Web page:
1. In-house storm shelters
In-house storm shelters are an affordable alternative to a free standing or an underground storm shelter, and some states within the notorious Tornado Alley offer grants to help cover a part of the expense of adding these rooms to your home. One way you can do this is to add a storm shelter to your property. If you live in an area that is prone to flooding and tornadoes or to hurricanes then this is a great option. While the outside brick walls may give way in the strong winds, the 12-inch concrete walls the shelters are made of will hold their ground to protect those inside.
2. Know your evacuation zone
Forecasters have no idea how severe this year’s tornado season may be. Before hurricane season begins, homeowners should learn which evacuation zone they are in and under what circumstances should they consider evacuation. When you know a hurricane is approaching, go outside and look around with a watchful eye.
3. Tornadoes pose another threat
Having a secure room may be the difference between surviving and being another unfortunate statistic. Tornadoes that come with 300 mph hour force winds can ravage entire cityscape in a point of minutes. If you have a storm shelter installed then you can avoid disaster and save lives.
4. Living off the grid
This is an important suggestion for knowing how to prepare for a hurricane. Power is paramount. Although you may never have to use it, when you do use your storm shelter it should be as inviting and comfortable as possible. Often knocking out the power grid for some time, a battery operated charger and phone is needed to keep lines of contact open for loved ones. Shelters can be wired for electricity and can also be handicap accessible which is a wonderful feature. Of course, a separate power generator is another option.
5. Consider an air conditioner
Even if you have central air conditioning, having an inexpensive air conditioner unit installed in your shelter would be a wise move. If the unfortunate incident of a storm occurs, the additional comfort will make the stormy situation feel less traumatic.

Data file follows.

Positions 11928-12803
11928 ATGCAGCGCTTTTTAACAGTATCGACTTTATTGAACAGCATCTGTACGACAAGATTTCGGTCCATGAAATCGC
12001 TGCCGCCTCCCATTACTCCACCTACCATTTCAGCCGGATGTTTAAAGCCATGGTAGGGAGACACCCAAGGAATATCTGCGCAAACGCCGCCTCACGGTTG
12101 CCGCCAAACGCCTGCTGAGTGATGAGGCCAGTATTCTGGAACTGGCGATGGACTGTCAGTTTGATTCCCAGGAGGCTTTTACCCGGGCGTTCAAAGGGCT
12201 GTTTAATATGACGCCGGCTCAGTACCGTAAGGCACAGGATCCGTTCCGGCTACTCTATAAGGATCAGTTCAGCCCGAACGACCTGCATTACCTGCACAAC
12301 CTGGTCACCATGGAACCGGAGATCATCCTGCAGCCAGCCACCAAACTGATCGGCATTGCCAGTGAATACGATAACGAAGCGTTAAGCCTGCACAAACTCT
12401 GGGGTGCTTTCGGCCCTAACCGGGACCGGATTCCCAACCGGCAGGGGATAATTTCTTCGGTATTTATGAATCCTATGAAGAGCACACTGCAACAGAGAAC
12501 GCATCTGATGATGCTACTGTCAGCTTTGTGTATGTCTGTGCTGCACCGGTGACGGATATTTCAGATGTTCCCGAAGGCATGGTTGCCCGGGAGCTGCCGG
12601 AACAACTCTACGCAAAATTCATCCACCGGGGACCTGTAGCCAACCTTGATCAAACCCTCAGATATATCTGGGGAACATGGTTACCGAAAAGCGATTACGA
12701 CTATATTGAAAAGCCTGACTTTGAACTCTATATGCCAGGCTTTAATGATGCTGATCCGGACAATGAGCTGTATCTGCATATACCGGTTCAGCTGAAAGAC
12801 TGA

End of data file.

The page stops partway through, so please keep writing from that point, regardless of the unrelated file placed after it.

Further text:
6. Pillows and sofas
Add pillows to benches and sofas for even more comfort. This way you’re prepared for the typically worst part of the storm season when it arrives, giving you peace of mind and security — instead of fear, worry and uncertainty.
7. Collaborate with your community
Invite a few of your neighbors over or attend a neighborhood association meeting to discuss sharing the cost of a storm cellar to which each of you would have access. This is an economical option that could suit your particular situation.
8. Be wary of your automobile
If you know a storm is coming ahead of time, park the car as quickly and safely as possible — out of the traffic lanes. Once home, stay off the streets and do not be tempted to walk or drive around the neighborhood to see storm damage.
9. Metal and lightning
Remember that metal attracts lightning so stay away from metal objects. Though anyone could be hoping and praying that a tornado never strikes their place, be wary of your surroundings to prepare for the most terrible situation. Minimize the risks to your body.
10. Build external shelters nearby
Some people may opt to have a shelter build outside of their house. If this is the choice for your family, make sure that the storm shelter is close by. It must be in accessible and quick to use for your loved ones in case of an immediate emergency.
By following a few of these tips, hopefully you will have a better understanding for how to prepare for a hurricane or tornado. Remember it is better to be safe than sorry in any kind of situation. Keep yourself and your family safe. Take the proper precautions and have your storm shelter ready before the storm season hits!
[Image source: Wikipedia Commons]